Politics & Government

Just how important are those monologues trashing McCain?

When David Letterman spent 40 minutes of his show ripping John McCain for cancelling his appearance on the show at the last minute -- and then gradually expanding his personal, peevish complaint into a brilliant critique of the McCain campaign, it brought to the fore once again an argument I made here a couple of weeks ago: that trusted talk-show hosts can introduce ideas into the mainstream that the MSM can't, or with greater force than the "on the one hand, on the other" MSM can muster. (You can see some of that here.)

But not everybody gets it. CNN's "Showbiz Tonight" asked viewers whether they were going to base their vote on something they heard on "The View." I've also heard from readers that my point is moot because right-wing talk show hosts have much larger audiences than Jay Leno. Both miss the point.

I'm not arguing that "The View" (or Leno or Letterman) makes the difference in an election. I'm arguing that these shows get ideas into the MSM and with additional force than the MSM can bring. I hear constantly from people on one side or the other of a political topic that "the news media isn't covering this." They discount the role of talk show hosts, forgetting the fact that they can have a tremendous effect on public discourse. Their monologues are quoted in political roundups. Their news becomes entertainment news becomes front-page news, as with the Letterman story that's raging today. Look, even Canada's CBC Newsworld covered the Letterman riff.

Yep, it's international news.

I mean, c'mon, would CNN do a poll of viewers asking them if they are planning to vote based on something they saw on CNN? That's such a silly question.

Nor am I arguing that Leno and Letterman have larger audiences than Rush Limbaugh. But because they do not preach to the converted, they have greater throw-weight in the MSM. Here's a reader who wrote me rather insistently:

Do you truly believe that a joke that lasts maybe two minutes on Jay Leno has more power than Sean Hannity or Rush Limbaugh spewing their hate, half-truths and out-and-out lies for three hours, five days a week?

You claim Leno has 4.7 million viewers a night. Rush alone claims he has 20 million a week -- that's about 4 million a day.

And, FYI. I did a little searching. It didn't take long for me to find the following jokes about Hillary Clinton by Jay Leno. You see. When it comes to comedians, no one is sacred -- especially in an election year. Please. Go to Rush Limbaugh or Sean Hannity's page and send me the nice things they've said about any Democrat.

Doesn't matter that Rush and Hannity are biased. No one other than their faithful listeners are paying attention. The only time they have any wider influence is when they introduce an idea into the mainstream news media that's novel. That doesn't happen too often.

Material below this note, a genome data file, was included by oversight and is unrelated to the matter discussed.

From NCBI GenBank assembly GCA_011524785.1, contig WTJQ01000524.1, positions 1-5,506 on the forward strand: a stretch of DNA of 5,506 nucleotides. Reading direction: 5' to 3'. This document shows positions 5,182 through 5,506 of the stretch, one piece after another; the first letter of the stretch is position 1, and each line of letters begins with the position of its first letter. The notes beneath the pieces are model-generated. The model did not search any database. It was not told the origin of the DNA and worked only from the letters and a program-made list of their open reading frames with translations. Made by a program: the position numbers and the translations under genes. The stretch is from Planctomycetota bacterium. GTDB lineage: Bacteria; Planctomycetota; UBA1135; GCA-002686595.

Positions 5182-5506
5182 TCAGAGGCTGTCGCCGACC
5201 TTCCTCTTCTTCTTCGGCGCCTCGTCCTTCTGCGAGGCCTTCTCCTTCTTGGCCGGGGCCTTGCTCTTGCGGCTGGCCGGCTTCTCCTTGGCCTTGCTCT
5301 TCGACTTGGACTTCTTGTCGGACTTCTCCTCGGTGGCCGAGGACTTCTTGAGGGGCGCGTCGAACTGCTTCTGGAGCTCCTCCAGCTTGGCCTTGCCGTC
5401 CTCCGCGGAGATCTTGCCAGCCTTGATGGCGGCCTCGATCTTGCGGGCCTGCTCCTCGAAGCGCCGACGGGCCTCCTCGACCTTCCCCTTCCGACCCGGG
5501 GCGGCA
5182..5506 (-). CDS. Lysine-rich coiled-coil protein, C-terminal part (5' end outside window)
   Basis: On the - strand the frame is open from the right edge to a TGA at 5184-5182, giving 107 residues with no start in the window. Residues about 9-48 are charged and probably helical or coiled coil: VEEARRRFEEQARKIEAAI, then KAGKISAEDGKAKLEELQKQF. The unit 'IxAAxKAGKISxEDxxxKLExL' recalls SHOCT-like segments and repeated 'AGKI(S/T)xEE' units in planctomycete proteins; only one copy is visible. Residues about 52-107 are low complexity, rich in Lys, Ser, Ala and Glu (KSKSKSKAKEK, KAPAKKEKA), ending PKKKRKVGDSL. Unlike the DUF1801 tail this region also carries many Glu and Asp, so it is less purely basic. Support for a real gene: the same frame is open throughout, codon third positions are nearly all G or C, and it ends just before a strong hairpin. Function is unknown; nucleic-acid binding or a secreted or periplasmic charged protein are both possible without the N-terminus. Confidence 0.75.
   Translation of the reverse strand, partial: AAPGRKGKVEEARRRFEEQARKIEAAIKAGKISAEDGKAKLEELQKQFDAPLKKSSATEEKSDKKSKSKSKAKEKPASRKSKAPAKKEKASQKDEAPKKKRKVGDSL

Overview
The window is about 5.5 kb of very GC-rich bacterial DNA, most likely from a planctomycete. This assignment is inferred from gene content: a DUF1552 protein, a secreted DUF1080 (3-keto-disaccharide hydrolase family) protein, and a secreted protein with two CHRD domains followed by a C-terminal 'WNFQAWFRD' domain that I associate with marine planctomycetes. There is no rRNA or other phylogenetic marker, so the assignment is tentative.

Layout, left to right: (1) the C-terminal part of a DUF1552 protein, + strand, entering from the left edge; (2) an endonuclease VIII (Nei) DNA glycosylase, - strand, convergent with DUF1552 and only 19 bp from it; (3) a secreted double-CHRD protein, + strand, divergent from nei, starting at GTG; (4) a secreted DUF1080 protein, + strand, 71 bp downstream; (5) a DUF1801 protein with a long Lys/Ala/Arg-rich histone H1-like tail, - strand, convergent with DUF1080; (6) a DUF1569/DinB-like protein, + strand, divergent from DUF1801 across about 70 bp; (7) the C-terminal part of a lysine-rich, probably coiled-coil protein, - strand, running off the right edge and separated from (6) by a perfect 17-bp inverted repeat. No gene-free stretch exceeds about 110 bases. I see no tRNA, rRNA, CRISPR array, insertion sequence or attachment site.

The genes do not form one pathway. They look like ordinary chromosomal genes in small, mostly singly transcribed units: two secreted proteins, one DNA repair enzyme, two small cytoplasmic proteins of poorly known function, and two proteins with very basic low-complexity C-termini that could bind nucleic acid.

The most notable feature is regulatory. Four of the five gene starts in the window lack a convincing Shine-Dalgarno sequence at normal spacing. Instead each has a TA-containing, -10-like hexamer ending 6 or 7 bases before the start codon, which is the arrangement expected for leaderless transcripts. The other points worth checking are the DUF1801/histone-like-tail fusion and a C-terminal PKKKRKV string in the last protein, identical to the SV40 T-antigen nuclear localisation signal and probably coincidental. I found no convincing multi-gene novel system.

But I would contend it happens with remarkable frequency on late night talk shows. When Leno made fun of Sarah Palin's interview with ABC's Charlie Gibson, and made fun of President Bush's avoiding the GOP convention because of a disaster -- "his presidency" -- he was getting sharply worded ideas out there that weren't being stated, or being stated as forcefully by journalists. It's the timing of the jokes, as I pointed out in this piece, that gives Leno and Letterman their impact.

I'm not claiming people will vote based on what a talk show host says. I'm claiming that when Jay Leno tells you you're a joke, a million people at home get a cue they may not have gotten from any of their other trusted sources. And that influences how they make their ultimate decision. Trust me, I do this for a living! People tell me all the time they watch something because I recommended it. They don't necessarily agree with my opinion, but if it gets to the point where they don't trust me, they move on. Leno's got nearly 5 million people a night who like him. Maybe not all those people vote, but those who do I suspect are overwhelming convinced Leno is an equal opportunity offender. That makes him dangerous to anyone who would try to pull the wool over the public's eyes.

Rush and Hannity have are reaching their audience, which is partisan; that they aren't saying anything that isn't already been said by their partisan allies; and that very little of what they do has news value because it is all comment. That is the same complaint many Republicans have of Hollywood liberals weighing in on politics -- it's not that they are celebrities, it is that they are telling us exactly what we expected them to say. That's why when a Patty Heaton or Dennis Miller speak out for the GOP, yeah, there's a little news bump there.

But even more impactful is the celebrity whose political views are a mystery to everyone. (Everyone, that is, except those Republicans who are absolutely convinced every major celebrity is a lefty liberal left-wing Democrat leftie. And we know how much sway those critics have.)

The whole reason "The View" made headlines last week is (a) they gave John McCain a surprisingly hard time on their show, (b) they potentially exposed millions of women to the idea that John McCain might actually tell some fibs in their television commercials and (c) Barbara Walters, who was especially tough on McCain, has had long friendships with Republicans (like Roy Cohn!) and Democrats alike and is not easily pigeonholed.

Finally, Leno and Letterman and "SNL" can have tremendous impact on public discourse (remember the comfy-pillow comment during the primaries?). I don't expect that anyone will tell a pollster that it affected how they voted in November. But people who constantly harp on what network news divisions are saying -- while continually discounting what celebrities in their entertainment divisions say -- are missing the big news.

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